How damaging is a bad boss, exactly?
    Harvard Business Review (blog)    Share    Share on FacebookTwitterShare on LinkedinE-mail article
    What's the one factor that most affects how satisfied, engaged and committed employees are at work? All of our research over the years points to one answer — and that's the answer to the question: "Who is the immediate supervisor?" Quite simply, the better the leader, the more engaged the staff. More

    Overlooked, ignored or feared — mental disabilities
    HR Daily Advisor    Share    Share on FacebookTwitterShare on LinkedinE-mail article
    One overlooked, ignored, and/or feared area of the Americans with Disabilities Act is dealing with employees who suffer from mental disabilities, say attorneys Julie K. Athey and Audra K. Hamilton. Because many mental disabilities are hard to spot, hard to diagnose, and hard to handle, employers may either give too much attention (fear, stigma, termination) or too little, pretending they don’t exist. More

    What are Americans doing on vacation? Working
    HR Morning    Share    Share on FacebookTwitterShare on LinkedinE-mail article
    You give employees vacation time so they can kick back, relax and come back to work refreshed and more productive. Well, that's not what's happening. More than half (52 percent) of U.S. adults are planning to work while they're on vacation. More

    Should woman have received disability benefits for depression?
    Human Resources Journal    Share    Share on FacebookTwitterShare on LinkedinE-mail article
    A woman working for BellSouth Telecommunications, a subsidiary of AT&T, alleged that her former employer violated the Americans with Disabilities Act by not providing her paid time off for depression. She took her case to court, where she argued that her depression is a disability as defined by the ADA standards. More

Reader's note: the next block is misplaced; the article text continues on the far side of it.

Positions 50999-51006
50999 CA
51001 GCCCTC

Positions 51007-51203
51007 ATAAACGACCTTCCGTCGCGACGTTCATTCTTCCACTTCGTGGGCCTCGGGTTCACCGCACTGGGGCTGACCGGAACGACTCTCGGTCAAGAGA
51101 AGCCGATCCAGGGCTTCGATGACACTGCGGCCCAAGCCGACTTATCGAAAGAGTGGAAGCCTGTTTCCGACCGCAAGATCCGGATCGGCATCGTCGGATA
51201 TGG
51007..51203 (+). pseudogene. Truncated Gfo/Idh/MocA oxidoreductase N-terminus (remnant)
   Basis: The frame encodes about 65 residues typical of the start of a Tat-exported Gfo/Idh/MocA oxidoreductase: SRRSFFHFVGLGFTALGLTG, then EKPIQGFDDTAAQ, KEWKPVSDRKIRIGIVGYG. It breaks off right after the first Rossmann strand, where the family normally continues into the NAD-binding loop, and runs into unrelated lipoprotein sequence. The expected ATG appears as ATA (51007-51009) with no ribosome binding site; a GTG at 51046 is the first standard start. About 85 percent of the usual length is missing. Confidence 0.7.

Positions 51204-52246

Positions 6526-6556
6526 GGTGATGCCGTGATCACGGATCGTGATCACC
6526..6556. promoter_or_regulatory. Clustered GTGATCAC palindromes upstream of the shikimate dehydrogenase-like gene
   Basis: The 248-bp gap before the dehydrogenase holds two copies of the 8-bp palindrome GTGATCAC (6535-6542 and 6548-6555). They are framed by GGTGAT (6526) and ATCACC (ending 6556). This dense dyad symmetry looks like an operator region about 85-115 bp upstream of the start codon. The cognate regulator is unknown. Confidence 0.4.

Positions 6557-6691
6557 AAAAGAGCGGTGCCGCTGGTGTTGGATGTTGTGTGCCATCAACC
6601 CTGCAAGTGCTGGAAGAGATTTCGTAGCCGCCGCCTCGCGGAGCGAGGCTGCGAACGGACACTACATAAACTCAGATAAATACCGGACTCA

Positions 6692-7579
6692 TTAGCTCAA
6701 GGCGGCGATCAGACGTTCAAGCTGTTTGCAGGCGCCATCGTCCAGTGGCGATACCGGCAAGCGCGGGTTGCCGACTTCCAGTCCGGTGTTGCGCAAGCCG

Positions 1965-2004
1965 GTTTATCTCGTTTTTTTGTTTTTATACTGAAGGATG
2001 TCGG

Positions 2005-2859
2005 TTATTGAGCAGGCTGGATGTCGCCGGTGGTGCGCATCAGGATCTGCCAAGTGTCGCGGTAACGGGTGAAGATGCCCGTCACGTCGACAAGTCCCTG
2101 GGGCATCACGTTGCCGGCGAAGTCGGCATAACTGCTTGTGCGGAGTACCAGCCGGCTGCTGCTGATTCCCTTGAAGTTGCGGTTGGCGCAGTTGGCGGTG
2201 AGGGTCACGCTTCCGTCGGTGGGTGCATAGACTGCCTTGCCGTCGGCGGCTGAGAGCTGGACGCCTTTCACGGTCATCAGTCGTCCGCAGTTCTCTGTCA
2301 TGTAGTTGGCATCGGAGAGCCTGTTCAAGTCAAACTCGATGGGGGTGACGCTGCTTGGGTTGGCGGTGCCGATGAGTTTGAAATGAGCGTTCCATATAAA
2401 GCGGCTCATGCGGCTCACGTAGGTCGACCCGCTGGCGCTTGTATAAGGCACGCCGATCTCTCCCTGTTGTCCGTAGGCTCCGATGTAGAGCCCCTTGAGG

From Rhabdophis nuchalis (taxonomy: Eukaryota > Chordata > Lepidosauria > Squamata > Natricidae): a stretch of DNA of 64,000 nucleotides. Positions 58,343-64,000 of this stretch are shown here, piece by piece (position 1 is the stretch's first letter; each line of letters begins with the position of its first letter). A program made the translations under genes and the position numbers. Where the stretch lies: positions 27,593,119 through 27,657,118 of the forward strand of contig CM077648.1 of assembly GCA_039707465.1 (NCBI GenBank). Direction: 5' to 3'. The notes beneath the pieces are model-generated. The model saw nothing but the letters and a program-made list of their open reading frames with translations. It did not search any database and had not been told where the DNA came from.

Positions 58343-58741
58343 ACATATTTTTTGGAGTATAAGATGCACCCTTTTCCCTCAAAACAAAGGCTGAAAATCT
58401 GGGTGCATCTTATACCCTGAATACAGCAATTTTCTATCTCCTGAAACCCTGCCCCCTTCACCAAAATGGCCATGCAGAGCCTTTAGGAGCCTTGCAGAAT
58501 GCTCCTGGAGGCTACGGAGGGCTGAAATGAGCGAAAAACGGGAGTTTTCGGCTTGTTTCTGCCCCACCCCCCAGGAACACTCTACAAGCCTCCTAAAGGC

Expansion of several federal employee benefits to same-sex partners planned
    The Washington Post    Share    Share on FacebookTwitterShare on LinkedinE-mail article
    Same-sex domestic partners would become eligible for several types of benefits for family members of federal employees under rules set for publication. The rules, which have been in proposed status for a year or more, carry out 2009 and 2010 orders from President Barack Obama to extend federal employee benefits to those partners within the limits of existing law. More

    Stressful jobs may hurt the female heart
    Medpage Today    Share    Share on FacebookTwitterShare on LinkedinE-mail article
    Women who have a lot of stress at work appear to have a greater cardiovascular risk than those with lower-stress jobs, an analysis of the Women's Health Study showed. Both active jobs and those with a high level of strain were associated with a 38 percent greater relative risk of having a cardiovascular event through 10 years of follow-up, according to Michelle Albert, MD, MPH, of Brigham and Women's Hospital in Boston, and colleagues. More